The Supreme Court heard the appeal (from [2014] EWCA Crim 1197) on 3-4 May 2016 and the panel consisted of Lords Neuberger, Mance, Reed, Carnwath and Hughes. Judgment was handed down on 14 December 2016

On 13 November 2012, Docherty was convicted of two charges of wounding with intent. On 20 December 2012 he was sentenced to imprisonment for public protection (IPP), with a minimum custodial term of 5 years and four months.

The Legal Aid, Sentencing and Punishment of Offenders Act 2012 came into force on 3 December 2012, abolishing IPP. The Commencement Order however included transitional arrangements that certain types of sentences (including IIP) would be available for anyone convicted but not yet sentenced before 3 December.

Lower courts

The Court of Appeal decision was discussed in Liam Mcclean’s Case Preview.

Docherty appealed on grounds that the Commencement Order was unlawful insofar as it preserved the power to sentence him to IPP, because: (a) to comply with ECHR, art 7, the international norm and principle of “lex mitior” (if, subsequent to the commission of the offence, provision is made for a lighter penalty, the offender shall benefit thereby) was binding, and the Court was obliged to impose an pre-2012 Act EPP; (b) if the principle of the 2012 Act was to remove IPP from sentencing powers, the transitional provisions were ultra vires the Act; and (c) imposing an IPP on him, but not on a person convicted after 3 December 2012, amounted to unlawful discrimination contrary to ECHR, art 14 (in conjunction with art 5).

Judgment – “All changes in sentencing law have to start somewhere” (para 63)

The Supreme Court unanimously dismissed the appeal, with Lord Hughes giving judgment.

Hughes gives a detailed examination of ECHR, art 7, and the Grand Chamber decision in Scoppola v Italy (No 2) (2010) 51 EHRR 12, which the appellant relied on, and the implications thereof, at paras 29–56.

ECHR, art 7(1) (no punishment without law) requires that no sentence may be imposed that exceeds that to which the defendant was exposed at the time of the offence.

A consistent line of Strasbourg authority (including the minority in Scoppola) made clear principle of lex mitior was not also contained within art 7. However, the majority in Scoppola did hold that a lex mitior principle was implicit in the article (a more difficult proposition as the debate on whether to include an explicit reference to it at the Convention drafting stage would have been unnecessary). This was based on an apparent consensus in Europe and internationally that such a principle was a fundamental principle of criminal law.

Nonetheless, at para 43, Lord Hughes held, inter alia:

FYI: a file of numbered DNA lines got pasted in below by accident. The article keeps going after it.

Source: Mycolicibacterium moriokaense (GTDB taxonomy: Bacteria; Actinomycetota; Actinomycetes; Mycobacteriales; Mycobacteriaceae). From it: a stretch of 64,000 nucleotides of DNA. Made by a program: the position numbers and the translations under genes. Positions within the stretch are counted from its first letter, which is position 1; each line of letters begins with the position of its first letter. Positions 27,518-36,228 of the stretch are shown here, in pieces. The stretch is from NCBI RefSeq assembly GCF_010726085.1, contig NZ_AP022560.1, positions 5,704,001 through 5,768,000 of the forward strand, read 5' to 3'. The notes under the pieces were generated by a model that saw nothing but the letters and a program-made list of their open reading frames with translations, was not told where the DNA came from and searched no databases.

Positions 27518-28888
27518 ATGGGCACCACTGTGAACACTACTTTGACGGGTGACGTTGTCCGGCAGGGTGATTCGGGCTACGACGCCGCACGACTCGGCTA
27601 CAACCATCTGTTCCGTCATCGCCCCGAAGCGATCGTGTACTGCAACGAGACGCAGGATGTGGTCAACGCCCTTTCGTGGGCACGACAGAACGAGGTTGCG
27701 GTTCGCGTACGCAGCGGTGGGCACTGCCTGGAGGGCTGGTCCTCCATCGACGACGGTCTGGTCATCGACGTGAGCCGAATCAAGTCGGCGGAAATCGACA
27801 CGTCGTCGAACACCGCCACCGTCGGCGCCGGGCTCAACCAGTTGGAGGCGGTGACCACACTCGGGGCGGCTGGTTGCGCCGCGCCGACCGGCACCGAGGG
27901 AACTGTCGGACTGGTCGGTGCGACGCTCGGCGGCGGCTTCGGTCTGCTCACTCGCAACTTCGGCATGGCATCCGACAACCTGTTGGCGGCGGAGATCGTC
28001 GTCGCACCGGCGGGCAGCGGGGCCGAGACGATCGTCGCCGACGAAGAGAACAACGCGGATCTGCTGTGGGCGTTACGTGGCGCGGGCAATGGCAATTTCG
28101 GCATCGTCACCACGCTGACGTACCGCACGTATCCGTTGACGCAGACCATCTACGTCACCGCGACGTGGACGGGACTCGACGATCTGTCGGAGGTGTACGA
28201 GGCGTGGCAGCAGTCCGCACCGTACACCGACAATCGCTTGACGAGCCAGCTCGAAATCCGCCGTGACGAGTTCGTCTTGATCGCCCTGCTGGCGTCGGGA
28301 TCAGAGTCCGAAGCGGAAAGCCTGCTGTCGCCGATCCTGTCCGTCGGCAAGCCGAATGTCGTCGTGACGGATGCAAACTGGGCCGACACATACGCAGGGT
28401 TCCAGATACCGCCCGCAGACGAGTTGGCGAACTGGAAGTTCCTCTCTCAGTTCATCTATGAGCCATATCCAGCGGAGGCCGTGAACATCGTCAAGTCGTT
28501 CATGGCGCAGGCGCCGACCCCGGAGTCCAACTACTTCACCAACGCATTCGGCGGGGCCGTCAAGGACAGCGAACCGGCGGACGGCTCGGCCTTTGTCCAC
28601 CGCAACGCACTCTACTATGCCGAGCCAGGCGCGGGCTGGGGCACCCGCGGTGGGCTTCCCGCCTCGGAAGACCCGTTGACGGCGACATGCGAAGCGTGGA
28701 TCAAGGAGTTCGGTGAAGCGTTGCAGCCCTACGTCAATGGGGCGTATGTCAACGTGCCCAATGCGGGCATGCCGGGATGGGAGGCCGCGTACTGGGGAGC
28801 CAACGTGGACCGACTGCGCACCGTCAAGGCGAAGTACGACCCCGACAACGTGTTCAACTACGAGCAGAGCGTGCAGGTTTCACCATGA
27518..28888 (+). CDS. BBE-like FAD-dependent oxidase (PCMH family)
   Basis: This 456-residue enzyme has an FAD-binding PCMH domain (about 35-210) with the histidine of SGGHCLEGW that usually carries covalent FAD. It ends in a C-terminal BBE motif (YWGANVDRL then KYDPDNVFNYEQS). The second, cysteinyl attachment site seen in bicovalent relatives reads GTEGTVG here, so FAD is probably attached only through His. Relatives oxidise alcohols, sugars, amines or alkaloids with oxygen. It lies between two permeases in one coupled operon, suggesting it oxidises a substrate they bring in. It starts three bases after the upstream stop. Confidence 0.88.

• An English court would be prohibited in applying a maximum sentence beyond the maximum applied at the time of the offence, even if the maximum sentence had been increased since the offence was committed.
  • If the maximum has been reduced, the English court will sentence with the now current minimum.
  • If sentencing practice as to the gravity of an offence has moved downwards since the offence was committed, the court should sentence according to the now current view.
  • If a new sentencing option that is arguably less severe becomes available after the commission of the offence, that new option is available to the court, unless the statute expressly otherwise directs.

That it is the maximum sentence that matters to art 7(1) has been consistently adopted by authority. Since the statutory maximum for the appellant’s offences was the same at the time of offence and sentence, that principle was not offended.

Whilst their might be difficulties in fully interpreting Scoppola, the English practice of sentencing according to the law and practice prevailing at the time of his sentence complied with a broad principle of lex mitior. The new preventative sentencing regime was not in force: it was the subject of a legitimate phased introduction. Anticipation of a change that was yet to take effect (as in this case) was no part of lex mitior (paras 55–56, 58).

There was nothing contrary to the statutory purpose of the 2012 Act in the Commencement Order’s transitional arrangements (paras 61–62). It was doubtful whether being subject to a different sentencing regime to a prisoner with a different date of conviction, could amount to a sufficient status to bring it within ECHR, art 14 – and even if it could, the differential treatment was clearly justified (para 63).


Whilst expressing some disquiet, the Supreme Court judgment acknowledges the role of lex mitior within ECHR, art 7 – but holds that the practice of sentencing in accordance with the law and practice at the time of sentence complies with this. This rather dodges the bullet of what the court would have been obliged to do had the 2012 Act added a new sentencing option in addition to IPP.

To watch the hearing, please visit: Supreme Court Website